Adrienne Dengerink Chaplin Originally from the Netherlands, Adrienne Dengerink Chaplin studied philosophy, history of art and violin in Amsterdam. Currently a Visiting Research Fellow at King’s College London and Research Associate at the Margaret Beaufort Institute in Cambridge, UK, she works on the interface of philosophical and theological aesthetics with a special interest in the work of Susanne K. Langer and the question of how art conveys meaning, as well as in socially engaged public art. Before moving to the UK, she taught at the Institute for Christian Studies in Toronto during which time she also served as the President of the Canadian Society for Aesthetics. She has published articles and book chapters on Kant, Langer, Merleau-Ponty, Calvin, art and embodiment, contemporary art and religion, Ai WeiWei, and is the author of The Philosophy of Susanne Langer: Embodied Meaning in Logic, Art and Feeling (Bloomsbury, 2020). She is the founding director and curator of the travelling exhibition ‘Art, Conflict and Remembering: the murals of the Bogside Artists’ about the Troubles in Northern Ireland, which has toured UK cathedrals and universities.

Jared Kemling Jared Kemling is an Associate Professor of Philosophy at Rend Lake College. Jared received his PhD in 2018 from Southern Illinois University, writing a dissertation on Ernst Cassirer’s philosophy of symbolic forms and the idea of the person. His research interests are in German Idealism, Process Philosophy, Philosophical Anthropology, Philosophy of Culture, and American Pragmatism. He is an editor for the journal Eidos: A Journal for Philosophy of Culture, and a fellow of the American Institute for Philosophical and Cultural Thought. His edited books include The Cultural Power of Personal Objects: Traditional Accounts and New Perspectives (2021, SUNY Press) and (with Randall Auxier) Queen and Philosophy: Guaranteed to Blow Your Mind (2023, Carus Books). He has published articles in a variety of academic journals and presented at a number of international and national conferences.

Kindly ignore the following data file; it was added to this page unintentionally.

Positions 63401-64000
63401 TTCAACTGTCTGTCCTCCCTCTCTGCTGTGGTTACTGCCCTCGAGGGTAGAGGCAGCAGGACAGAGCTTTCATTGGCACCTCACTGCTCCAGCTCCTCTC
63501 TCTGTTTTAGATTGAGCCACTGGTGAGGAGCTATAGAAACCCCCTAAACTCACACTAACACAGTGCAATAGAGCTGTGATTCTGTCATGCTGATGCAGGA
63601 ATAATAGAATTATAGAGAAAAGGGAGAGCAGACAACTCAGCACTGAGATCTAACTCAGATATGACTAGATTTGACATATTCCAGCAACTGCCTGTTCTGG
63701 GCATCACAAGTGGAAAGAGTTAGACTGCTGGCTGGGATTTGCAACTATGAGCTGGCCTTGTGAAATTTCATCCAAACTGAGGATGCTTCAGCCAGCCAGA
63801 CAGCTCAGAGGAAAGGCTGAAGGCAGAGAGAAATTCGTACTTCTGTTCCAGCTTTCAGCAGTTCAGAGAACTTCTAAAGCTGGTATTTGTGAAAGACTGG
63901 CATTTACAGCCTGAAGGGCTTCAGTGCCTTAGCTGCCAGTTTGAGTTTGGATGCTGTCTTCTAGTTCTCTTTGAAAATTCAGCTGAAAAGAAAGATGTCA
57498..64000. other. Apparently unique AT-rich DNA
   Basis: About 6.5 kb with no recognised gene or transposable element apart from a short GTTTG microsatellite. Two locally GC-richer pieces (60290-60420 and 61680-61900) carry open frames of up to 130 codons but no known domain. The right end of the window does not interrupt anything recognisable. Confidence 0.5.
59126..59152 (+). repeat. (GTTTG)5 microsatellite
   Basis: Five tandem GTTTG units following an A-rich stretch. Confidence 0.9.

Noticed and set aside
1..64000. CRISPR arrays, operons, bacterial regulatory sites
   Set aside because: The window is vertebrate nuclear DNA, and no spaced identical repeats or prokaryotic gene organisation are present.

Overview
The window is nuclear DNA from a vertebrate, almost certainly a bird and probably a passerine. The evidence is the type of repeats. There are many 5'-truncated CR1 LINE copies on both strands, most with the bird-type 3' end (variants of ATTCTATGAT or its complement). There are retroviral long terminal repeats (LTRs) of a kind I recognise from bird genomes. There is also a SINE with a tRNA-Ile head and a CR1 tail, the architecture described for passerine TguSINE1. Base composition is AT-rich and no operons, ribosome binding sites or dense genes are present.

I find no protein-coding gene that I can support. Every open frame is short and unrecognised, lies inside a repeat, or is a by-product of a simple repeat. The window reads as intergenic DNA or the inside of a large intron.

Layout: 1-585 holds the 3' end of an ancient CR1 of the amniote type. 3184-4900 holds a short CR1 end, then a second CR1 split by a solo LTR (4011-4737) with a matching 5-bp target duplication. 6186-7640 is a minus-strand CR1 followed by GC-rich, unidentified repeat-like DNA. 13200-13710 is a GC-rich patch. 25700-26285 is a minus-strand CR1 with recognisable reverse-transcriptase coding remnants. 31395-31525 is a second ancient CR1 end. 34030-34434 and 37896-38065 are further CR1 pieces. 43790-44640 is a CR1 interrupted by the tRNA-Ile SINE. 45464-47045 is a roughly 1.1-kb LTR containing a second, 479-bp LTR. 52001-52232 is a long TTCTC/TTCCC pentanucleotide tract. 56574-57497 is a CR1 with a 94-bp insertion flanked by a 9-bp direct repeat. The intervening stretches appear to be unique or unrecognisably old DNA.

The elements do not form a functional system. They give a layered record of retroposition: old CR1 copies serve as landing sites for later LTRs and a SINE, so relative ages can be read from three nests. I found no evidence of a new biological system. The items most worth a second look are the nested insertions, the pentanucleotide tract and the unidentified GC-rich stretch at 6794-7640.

About the Lewis Hahn Memorial Lecture

The Lewis Hahn Memorial Lecture is a periodic summertime lecture sponsored by the FPC. It was begun in 2012, in honor of Lewis Edwin Hahn, 1908-2004. Lewis Hahn was raised in west Texas, took his Ph.D. at the University of California, Berkeley, in 1939, under the direction of Stephen Pepper. He had a full and successful career in the Philosophy Department of Washington University in St. Louis, being recruited to Southern Illinois University Carbondale in 1973. He was author of several books and many articles and was especially distinguished by his efforts in comparative philosophy and inter-cultural philosophical and religious dialogue. From 1981 until 2001 he edited the prestigious Library of Living Philosophers. He served the Societies and the Foundation for the Philosophy of Creativity, in several offices and principally as its Secretary/Treasurer, from its founding in 1957 until his retirement from active service in the profession in 2001.